Judicious Soybean Protection

March 5, 2016 02:12 AM
 
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Researchers urge more careful use of neonicotinoid seed treatments

Neonicotinoid seed treatments have widespread use, but their benefit is primarily “targeted, high-risk situations” in Midwestern soybean fields.

According to “The Effectiveness of Neonicotinoid Seed Treatments in Soybean,” a joint publication from 12 Midwestern universities, soybean farmers are overusing neonicotinoid seed treatments in soybeans.

The researchers note neonicotinoid seed treatments offer young soybean plants a three-week window of protection after planting, which makes them quite useful for managing early season pests. However, the treatments’ usefulness is primarily confined to “targeted, high-risk situations,” such as:

  • Fields recently converted from CRP or grassland to soybeans.
  • Fields with animal manure, green cover crops or numerous weeds.
  • Double-crop or specialty (food-grade or seed) soybean fields.

Other high-risk scenarios in soybeans are relatively uncommon in the Midwest. For example, wireworms, white grubs and seedcorn maggots don’t often reach economically damaging levels. Adult bean leaf beetles tend to cause only cosmetic damage in newly emerged soybeans.

Unfortunately, seed treatments have little value controlling one of the biggest soybean pests—the soybean aphid. Neonicotinoid seed treatments are labeled for soybean aphid, but thresholds usually occur midsummer, or weeks after the seed treatments’ window of protection has ended. Meanwhile, natural predators, such as Asian lady beetle and parasitic wasps, often suppress earlier season infestations of soybean aphid.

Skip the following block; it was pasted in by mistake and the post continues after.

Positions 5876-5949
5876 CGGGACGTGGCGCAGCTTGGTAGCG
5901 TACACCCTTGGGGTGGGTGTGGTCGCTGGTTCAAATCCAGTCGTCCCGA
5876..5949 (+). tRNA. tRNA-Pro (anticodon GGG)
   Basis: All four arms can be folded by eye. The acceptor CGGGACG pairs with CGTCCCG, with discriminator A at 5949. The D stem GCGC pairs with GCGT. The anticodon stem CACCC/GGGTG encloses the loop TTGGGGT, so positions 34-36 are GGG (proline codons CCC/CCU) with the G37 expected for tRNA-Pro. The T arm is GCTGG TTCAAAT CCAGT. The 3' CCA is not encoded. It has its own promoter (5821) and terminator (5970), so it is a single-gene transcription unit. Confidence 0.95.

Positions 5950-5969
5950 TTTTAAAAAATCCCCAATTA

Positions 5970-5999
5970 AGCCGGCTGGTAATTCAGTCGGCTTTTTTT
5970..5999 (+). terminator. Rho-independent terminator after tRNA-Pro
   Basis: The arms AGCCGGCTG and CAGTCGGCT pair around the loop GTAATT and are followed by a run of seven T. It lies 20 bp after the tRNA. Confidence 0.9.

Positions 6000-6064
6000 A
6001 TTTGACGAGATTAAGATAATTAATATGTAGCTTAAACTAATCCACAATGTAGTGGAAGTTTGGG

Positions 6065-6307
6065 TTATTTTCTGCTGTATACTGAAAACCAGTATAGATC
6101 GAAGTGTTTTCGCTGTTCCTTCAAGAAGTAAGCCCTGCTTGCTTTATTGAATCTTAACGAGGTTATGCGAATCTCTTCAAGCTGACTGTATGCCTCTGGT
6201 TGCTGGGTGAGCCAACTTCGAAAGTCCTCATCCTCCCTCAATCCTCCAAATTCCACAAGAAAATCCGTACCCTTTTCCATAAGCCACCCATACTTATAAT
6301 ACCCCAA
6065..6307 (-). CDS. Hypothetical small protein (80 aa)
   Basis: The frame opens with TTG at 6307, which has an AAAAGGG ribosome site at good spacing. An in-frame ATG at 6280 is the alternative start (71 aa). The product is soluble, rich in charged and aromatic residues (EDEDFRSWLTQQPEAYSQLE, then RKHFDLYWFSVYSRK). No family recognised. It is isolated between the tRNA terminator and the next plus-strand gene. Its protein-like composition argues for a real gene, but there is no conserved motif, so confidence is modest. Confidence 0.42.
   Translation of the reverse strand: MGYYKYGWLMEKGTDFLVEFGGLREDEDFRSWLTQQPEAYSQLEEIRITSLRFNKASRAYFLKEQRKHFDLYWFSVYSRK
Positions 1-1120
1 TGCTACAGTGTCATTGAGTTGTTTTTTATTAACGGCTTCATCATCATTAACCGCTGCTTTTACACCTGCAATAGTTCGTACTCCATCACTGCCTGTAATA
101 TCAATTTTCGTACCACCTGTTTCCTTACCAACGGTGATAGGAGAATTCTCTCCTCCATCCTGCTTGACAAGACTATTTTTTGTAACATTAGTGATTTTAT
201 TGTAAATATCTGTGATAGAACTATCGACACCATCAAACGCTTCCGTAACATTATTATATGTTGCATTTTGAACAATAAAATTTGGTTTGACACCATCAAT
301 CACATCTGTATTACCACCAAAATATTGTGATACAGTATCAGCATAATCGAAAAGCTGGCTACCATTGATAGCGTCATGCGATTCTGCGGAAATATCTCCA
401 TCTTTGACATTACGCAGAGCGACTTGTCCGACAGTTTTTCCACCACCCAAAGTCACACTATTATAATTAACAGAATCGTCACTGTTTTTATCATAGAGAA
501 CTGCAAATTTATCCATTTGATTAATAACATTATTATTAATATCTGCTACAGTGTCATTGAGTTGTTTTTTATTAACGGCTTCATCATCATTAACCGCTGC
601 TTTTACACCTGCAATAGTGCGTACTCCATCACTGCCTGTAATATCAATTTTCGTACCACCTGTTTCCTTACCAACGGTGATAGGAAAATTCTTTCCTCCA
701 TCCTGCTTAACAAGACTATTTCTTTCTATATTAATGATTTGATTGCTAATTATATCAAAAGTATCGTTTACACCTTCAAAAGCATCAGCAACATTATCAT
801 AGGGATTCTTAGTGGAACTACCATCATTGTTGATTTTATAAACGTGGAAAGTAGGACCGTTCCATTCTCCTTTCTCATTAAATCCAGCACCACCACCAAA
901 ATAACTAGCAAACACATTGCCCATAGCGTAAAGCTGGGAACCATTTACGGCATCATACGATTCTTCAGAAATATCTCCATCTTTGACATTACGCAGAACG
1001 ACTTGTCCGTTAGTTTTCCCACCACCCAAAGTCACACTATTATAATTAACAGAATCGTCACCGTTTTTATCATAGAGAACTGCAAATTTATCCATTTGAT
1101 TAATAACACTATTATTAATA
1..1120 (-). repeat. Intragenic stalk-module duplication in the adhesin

Medical patients expect to know why a doctor wrote a specific prescription. Farmers should have the same expectation of insecticidal seed treatments, says Chris DiFonzo, field crops entomologist, Michigan State University.

“Why shouldn’t we be equally as curious about the insecticides we use?” she says. “Insecticidal seed treatments control only a few types of insects well, and for only a short time after planting. I am not saying neonic seed treatments aren’t justified—they just are not justified as often as they are used in soybeans.

“I recognize it might not be easy to get seed treated with fungicide only, for example,” DiFonzo adds. “Many dealers offer only combo products or only guarantee seed treated with a full package of insecticide and fungicide. If growers want more choice in seed treatment in the future, they have to speak up and be persistent.”

The report also lists several risks of neonicotinoid seed treatments, including toxicity to bees and other pollinators. The Environmental Protection Agency (EPA) is in the midst of risk-assessment reviews for all major neonicotinoids, including imidacloprid, clothianidin and thiamethoxam. 

According to a Bayer response to the EPA report: “[Neonicotinoids] have been widely adopted by growers because of their favorable human and environmental safety profile, especially when compared to the older products they replaced. Neonics are critically important to today’s integrated pest management programs, allowing farmers to manage destructive pests, preserve beneficial insects and protect against insect resistance.”

Researchers in the 12-university report recommend an integrated insect pest management plan, including crop rotation, conservation of natural enemies, planting pest-resistant varieties, scouting and applying insecticides at established thresholds.  

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